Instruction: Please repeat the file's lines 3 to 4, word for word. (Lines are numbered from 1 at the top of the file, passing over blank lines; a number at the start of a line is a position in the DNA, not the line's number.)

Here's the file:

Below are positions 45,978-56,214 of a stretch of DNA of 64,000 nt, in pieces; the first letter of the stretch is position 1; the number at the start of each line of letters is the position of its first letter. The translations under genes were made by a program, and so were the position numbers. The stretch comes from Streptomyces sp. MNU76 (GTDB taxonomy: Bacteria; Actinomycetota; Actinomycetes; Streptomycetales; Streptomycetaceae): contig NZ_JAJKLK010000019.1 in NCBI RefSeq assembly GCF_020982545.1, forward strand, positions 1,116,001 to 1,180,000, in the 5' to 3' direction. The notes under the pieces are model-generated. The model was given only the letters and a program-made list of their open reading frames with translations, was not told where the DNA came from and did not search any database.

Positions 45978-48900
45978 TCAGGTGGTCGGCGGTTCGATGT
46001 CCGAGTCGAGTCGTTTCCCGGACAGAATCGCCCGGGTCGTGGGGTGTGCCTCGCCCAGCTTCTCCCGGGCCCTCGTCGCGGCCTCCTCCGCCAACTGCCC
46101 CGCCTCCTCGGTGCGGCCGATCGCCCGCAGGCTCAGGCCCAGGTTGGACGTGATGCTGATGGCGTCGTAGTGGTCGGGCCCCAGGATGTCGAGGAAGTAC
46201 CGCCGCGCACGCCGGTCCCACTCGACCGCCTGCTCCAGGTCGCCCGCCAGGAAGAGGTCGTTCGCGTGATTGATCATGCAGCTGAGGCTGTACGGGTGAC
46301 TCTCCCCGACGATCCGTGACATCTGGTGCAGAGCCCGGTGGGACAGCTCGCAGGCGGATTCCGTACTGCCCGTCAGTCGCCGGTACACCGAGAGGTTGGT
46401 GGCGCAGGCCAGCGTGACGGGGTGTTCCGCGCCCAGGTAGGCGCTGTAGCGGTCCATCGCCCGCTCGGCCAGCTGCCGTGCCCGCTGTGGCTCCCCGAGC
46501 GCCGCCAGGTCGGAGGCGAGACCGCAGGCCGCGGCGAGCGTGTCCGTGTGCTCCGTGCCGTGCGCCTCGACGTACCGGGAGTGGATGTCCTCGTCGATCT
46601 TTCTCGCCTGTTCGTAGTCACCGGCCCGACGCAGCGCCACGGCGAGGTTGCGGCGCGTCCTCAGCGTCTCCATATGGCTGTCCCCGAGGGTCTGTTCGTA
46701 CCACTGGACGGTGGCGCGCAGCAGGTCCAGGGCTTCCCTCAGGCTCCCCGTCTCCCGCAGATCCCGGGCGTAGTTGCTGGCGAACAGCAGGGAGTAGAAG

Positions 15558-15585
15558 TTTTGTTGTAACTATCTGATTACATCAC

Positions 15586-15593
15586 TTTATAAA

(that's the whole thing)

45978 TCAGGTGGTCGGCGGTTCGATGT
46001 CCGAGTCGAGTCGTTTCCCGGACAGAATCGCCCGGGTCGTGGGGTGTGCCTCGCCCAGCTTCTCCCGGGCCCTCGTCGCGGCCTCCTCCGCCAACTGCCC